The Dear Enigmatic Leader

October 04, 2010 12:03 am | Updated 03:41 am IST

The Democratic People's Republic of Korea (DPRK) is showing clear signs that it is likely to confirm a successor to its 68-year-old leader, Kim Jong-il, before long. Mr. Kim's son Kim Jong-un was appointed a four-star general in the days leading up to the first major meeting of the ruling Workers' Party of Korea (WPK) since 1980. Then, on the day of the meeting, September 28, the younger Kim was named vice-chairman of the party's central military commission. The meeting was not a full party conference but was convened to elect the supreme leadership board. North Korea, in fact, has no president. The enigmatic Kim Jong-il, who prefers to be known as ‘Dear Leader,' left the presidency vacant after the death of his father, President Kim Il-Sung, in 1994; and, in 1998, had the post abolished by means of a constitutional amendment. The Dear Leader himself became party general secretary and chairman of the National Defence Commission (NDC) in 1997.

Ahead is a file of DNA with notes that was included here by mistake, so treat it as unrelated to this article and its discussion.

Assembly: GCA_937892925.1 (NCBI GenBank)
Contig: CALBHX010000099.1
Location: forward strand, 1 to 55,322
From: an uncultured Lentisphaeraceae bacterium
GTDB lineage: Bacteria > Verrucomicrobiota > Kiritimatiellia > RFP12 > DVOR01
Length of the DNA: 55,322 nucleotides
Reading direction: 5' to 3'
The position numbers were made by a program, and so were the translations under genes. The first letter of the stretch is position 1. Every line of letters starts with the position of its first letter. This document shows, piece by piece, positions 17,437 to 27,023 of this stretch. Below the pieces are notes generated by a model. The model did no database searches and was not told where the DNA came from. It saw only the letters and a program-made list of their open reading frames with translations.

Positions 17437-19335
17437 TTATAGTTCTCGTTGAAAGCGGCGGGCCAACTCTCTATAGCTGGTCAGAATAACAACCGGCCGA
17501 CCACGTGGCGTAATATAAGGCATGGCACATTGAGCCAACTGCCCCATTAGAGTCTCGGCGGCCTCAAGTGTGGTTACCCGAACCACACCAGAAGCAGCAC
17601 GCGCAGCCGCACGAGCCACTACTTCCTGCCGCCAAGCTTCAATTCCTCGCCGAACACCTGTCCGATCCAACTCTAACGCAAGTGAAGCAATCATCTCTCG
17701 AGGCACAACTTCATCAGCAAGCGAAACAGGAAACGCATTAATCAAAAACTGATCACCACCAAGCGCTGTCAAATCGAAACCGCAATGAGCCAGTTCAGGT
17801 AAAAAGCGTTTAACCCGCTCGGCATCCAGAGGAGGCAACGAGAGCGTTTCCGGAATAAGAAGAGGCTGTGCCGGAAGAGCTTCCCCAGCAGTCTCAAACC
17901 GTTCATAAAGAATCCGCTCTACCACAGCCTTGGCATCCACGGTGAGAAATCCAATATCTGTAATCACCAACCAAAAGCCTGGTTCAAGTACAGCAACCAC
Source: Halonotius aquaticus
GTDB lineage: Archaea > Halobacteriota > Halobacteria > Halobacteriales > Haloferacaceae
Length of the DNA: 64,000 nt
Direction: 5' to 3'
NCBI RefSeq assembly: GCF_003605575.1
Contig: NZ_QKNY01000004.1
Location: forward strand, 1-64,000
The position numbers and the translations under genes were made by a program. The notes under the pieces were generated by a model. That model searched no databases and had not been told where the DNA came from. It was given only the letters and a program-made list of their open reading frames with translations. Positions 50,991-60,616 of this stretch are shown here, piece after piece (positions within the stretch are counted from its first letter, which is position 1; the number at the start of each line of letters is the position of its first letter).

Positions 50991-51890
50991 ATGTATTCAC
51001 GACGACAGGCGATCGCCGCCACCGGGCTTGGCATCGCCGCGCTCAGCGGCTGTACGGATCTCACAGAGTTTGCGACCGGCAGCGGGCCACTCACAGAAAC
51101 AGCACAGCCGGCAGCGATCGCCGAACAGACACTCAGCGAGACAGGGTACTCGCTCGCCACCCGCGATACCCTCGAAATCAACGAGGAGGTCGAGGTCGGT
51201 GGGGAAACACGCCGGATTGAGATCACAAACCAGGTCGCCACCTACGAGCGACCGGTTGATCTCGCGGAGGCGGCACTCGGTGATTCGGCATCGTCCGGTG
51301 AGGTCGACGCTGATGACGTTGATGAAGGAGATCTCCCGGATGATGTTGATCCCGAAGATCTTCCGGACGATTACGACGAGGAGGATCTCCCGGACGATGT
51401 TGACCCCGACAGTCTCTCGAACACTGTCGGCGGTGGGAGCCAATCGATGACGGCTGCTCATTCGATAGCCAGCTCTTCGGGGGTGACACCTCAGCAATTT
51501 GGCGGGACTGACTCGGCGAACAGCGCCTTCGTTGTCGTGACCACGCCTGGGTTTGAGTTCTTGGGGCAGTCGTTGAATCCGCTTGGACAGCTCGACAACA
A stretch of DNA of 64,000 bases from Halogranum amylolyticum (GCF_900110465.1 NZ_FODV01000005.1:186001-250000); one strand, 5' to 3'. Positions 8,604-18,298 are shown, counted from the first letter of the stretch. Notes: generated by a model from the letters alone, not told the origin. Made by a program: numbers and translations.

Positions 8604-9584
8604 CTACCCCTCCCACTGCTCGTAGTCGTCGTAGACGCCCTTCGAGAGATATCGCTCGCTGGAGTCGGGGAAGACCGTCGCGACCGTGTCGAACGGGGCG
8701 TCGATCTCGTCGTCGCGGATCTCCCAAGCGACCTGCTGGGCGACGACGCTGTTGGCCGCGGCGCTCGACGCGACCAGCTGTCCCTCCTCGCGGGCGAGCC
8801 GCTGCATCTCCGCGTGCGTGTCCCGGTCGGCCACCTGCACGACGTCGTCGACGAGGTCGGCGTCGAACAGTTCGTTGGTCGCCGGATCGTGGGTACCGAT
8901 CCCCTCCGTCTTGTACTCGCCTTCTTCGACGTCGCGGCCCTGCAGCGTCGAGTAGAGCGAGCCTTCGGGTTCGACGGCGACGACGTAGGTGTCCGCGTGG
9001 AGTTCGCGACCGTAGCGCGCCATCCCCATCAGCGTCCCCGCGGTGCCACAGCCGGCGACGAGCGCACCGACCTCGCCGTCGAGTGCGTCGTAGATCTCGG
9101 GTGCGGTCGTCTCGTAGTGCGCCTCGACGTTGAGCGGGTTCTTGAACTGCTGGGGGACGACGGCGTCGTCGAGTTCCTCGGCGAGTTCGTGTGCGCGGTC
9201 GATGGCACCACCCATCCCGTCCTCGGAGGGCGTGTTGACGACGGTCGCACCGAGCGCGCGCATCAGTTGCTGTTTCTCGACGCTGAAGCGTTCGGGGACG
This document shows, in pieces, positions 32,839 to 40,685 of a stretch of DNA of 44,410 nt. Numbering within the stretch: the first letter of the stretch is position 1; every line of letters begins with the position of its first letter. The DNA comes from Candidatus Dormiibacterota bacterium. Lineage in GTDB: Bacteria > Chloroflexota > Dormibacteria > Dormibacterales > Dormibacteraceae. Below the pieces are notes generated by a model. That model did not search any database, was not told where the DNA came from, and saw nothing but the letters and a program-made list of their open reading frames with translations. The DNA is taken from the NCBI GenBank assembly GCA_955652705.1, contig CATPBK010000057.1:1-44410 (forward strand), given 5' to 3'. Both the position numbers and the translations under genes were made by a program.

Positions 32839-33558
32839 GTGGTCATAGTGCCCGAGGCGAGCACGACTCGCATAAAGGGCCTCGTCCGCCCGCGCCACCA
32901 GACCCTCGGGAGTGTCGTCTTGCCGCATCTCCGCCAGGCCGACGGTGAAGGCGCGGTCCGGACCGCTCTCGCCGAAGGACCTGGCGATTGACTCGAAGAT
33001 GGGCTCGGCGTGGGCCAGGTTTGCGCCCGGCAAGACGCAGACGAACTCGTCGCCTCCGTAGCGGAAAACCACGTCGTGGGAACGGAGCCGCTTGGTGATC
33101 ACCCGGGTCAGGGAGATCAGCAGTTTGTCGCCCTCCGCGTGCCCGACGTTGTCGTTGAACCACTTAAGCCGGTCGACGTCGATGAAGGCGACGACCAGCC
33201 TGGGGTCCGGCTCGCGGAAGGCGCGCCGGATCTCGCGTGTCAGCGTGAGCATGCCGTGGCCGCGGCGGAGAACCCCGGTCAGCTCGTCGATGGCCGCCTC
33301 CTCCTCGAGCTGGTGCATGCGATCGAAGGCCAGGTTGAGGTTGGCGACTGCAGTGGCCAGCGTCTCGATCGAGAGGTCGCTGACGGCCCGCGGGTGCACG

Kim Jong-il is reported to have suffered a stroke in 2008; analysts note that he made no public appearances for several months until some time into 2009, and he was said to look frail during recent visits to China. The political and economic issues facing the DPRK are problematic, to put it mildly. Kim Jong-un, who was educated in Switzerland, is thought to be about 27, but has been groomed for high office; he accompanied his father on an official visit to China in August and has been appointed to the NDC. His youth and inexperience, however, mean that a mentor will almost certainly be named. The probable mentor is Jang Song Thaek, 64, the Dear Leader's brother-in-law, vice-chairman of the NDC, and a former head of internal security. His experience could be valuable in a de facto power vacuum following a succession, and he may deal with foreign affairs while the young Kim initially takes internal responsibilities. Mr. Jang is said to regard China favourably, but domestic economic policy is unlikely to be adapted to follow the Chinese pattern. Foreign policy will continue to be challenging. North Korea has in South Korea a U.S.-backed, and often hostile, southern neighbour; relations between the two Koreas worsened following the sinking of a South Korean warship in the Yellow Sea in March. Imminent U.S.-South Korean anti-submarine exercises will not help. The nuclear issue remains on the agenda. Kim Jong-il, who has stood up to U.S threats and pressures especially on this issue, may not disappear any time soon — and Pyongyang's secretiveness and extreme caution over changes in policy laid down at the time of Kim Il-Sung are likely to continue.

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